6. Well, as usual, I'm late to the thread. But I want to chip in; I'm a long time Leica user (50+ years), an SL and SL2 owner (along with a nice set of wonderful SL lenses), and an owner and enthusiastic user of Fujifilm medium format, owning the GFX50R and the GFX100, along with almost all of the GFX lenses (everything but the 120, I think). I still shoot Leica 35mm, as well as a Monochrom, too, so I still keep a stable of Threadmount and M-mount lenses as well. I'm blessed with a rich abundance of optical assets. I use and love them all, so I feel I'm in a position to comment. First, and truly foremost, a system revolves around, and is defined by, lenses - not bodies. Lenses outlive bodies, by a long shot, and especially nowadays. What makes both the SL system and the GFX system amazing is the glass they have put in my hands. I keep the lenses and gradually swap out the bodies. I think of the process as revolving around putting the body on the lens, not the other way around. Landscape, for example. Pick the lens for the scene, then put a body on it that'll capture what you want at the resolution you require. First the GFX system: The GFX100 is a workmanlike body. It's nobody's handling pride and joy, but it's great as a set piece on a tripod, and reasonable smooth handheld, thanks to the image stabilization (although if you really want all that resolution, you really need to park it). The GFX lenses aren't even breathing hard or popping a sweat at 100 megapixels. They've got resolution to go, and I'll bet that Fujifilm's got more bodies in development. They produce truly gorgeous images. The lenses have defined the system for me, and the GFX system is a great offering to the craft of serious photography. Fujifilm's regular release of promised lenses for the GFX system has been a very impressive thing to watch. They release them, I buy them. In a fairly short time, I've built the best wide-ranging, comprehensive suite of lenses for medium format I've ever seen. In every respect they stand alongside the giants of medium format like Zeiss's offerings for Hasselblad (of which I also harbor a few examples for times I feel like shooting 120). This is great, great glass. Now the SL system. Of course, I started with the SL and the 24-90, because that WAS the system. And, it was almost enough. The SL plus the 24-80 really might be the only thing a photographer would ever need. (Just like the M body plus a 35 (plus maybe a 50, and maybe a 90)). The first prime, the 50 f/1.4, was a phenomenon. I craved one, but didn't buy. Then the Summicrons started appearing. Then the SL2. Well. The SL2 plus any of the SL Summicrons simply wipes up the floor with any of the GFX bodies, with any of the GFX lenses, when it comes to handling. I have the 35 and the 50, and they're glorious on the SL2. Such an abundance of splendid tools. I've decided not to choose. Ok. If forced to let them all go but one, l would be hard-pressed to arrive at any decision more, or less, defensible. All the choices are that good. There are areas of specific strength. The Fujifilm system is physically large. The lenses are big. I find the GFX system unmatched for landscape. But, if forced to select a single all-arounder; if they said, "Pick the body and lens that will be the only ones you can keep, forever," the only choice, in the end, would be the SL2, paired with the 24-90. Give me those and I'll feel ready for anything.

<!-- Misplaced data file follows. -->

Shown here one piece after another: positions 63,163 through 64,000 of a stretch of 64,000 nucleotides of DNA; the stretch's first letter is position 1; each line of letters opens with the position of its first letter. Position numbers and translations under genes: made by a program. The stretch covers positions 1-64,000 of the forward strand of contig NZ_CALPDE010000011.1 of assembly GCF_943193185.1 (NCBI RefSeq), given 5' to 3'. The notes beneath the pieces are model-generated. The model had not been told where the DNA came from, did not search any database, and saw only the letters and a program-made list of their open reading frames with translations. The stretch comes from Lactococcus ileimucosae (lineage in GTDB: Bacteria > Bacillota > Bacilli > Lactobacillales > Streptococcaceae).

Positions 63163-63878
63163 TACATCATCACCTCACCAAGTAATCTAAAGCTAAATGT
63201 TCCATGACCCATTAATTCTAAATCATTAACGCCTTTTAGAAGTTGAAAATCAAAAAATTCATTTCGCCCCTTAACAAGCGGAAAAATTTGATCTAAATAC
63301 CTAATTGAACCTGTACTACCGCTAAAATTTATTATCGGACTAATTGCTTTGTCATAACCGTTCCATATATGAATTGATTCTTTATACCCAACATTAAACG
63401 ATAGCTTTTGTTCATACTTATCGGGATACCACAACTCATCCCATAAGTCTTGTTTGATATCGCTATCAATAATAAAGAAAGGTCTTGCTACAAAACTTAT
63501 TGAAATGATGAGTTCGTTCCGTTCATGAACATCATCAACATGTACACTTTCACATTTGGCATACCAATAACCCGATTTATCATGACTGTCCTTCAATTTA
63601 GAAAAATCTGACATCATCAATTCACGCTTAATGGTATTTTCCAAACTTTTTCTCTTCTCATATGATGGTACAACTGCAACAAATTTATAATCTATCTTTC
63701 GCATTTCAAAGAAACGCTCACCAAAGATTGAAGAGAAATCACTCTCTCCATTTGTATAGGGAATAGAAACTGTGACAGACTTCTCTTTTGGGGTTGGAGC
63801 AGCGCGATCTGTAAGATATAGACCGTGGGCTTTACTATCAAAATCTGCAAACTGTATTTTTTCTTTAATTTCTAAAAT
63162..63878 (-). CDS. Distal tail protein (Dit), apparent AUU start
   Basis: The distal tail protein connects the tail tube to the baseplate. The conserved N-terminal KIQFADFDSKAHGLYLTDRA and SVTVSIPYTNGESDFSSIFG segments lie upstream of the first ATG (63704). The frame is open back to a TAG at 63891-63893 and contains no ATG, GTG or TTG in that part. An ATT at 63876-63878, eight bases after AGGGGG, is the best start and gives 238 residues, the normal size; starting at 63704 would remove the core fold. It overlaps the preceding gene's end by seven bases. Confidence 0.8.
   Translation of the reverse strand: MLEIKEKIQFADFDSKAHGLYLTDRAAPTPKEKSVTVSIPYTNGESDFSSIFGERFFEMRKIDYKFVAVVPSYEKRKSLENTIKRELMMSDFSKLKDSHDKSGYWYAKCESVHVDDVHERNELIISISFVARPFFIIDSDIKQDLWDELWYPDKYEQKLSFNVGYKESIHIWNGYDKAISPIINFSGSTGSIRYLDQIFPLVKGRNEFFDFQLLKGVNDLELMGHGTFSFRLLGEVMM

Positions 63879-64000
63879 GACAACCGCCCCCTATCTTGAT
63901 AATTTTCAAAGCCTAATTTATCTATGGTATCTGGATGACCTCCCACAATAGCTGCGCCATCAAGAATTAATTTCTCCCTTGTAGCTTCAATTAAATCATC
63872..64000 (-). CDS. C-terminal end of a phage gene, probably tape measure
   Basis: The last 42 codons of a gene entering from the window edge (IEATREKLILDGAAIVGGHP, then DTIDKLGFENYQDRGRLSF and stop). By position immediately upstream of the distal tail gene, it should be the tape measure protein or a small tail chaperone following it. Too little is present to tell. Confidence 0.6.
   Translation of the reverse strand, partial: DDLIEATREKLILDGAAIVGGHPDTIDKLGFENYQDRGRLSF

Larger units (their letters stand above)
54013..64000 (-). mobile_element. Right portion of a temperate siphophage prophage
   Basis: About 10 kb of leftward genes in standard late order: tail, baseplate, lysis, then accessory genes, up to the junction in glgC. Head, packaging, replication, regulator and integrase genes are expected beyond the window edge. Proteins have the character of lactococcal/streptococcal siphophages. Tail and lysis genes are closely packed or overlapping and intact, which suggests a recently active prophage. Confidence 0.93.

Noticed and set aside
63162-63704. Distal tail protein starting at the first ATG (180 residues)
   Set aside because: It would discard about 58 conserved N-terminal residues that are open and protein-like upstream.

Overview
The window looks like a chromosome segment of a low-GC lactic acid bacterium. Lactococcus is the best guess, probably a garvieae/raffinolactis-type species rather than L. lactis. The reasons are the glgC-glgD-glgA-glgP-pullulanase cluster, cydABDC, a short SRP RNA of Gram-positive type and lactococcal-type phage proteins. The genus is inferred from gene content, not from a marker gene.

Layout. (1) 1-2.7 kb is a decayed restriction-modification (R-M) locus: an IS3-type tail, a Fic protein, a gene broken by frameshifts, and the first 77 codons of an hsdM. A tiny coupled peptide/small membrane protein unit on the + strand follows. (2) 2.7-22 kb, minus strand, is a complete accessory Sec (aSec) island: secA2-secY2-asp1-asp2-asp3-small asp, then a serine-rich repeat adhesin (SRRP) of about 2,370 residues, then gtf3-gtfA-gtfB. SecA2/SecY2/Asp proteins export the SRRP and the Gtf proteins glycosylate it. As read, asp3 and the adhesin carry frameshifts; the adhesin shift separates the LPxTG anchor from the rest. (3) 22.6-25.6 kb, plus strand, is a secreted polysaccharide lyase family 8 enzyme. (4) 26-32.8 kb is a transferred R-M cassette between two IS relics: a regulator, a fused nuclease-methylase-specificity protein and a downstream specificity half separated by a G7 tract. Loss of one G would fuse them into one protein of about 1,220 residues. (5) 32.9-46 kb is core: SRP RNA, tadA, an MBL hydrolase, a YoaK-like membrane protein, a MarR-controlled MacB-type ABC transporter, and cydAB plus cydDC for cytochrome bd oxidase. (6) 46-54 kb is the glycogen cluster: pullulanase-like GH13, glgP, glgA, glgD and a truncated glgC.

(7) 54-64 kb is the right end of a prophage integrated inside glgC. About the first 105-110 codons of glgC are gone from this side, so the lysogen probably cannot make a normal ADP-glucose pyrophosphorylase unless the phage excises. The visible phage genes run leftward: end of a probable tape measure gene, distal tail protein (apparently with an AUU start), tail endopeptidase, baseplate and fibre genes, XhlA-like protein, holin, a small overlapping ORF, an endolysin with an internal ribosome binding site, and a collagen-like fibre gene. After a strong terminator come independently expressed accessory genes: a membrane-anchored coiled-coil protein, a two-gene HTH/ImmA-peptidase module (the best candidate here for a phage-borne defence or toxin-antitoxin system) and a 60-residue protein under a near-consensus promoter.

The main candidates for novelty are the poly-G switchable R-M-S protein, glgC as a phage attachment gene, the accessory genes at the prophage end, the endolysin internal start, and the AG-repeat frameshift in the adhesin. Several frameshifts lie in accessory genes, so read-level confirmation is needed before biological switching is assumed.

7. A wonderful presentation. I'm grateful to have been able to see it.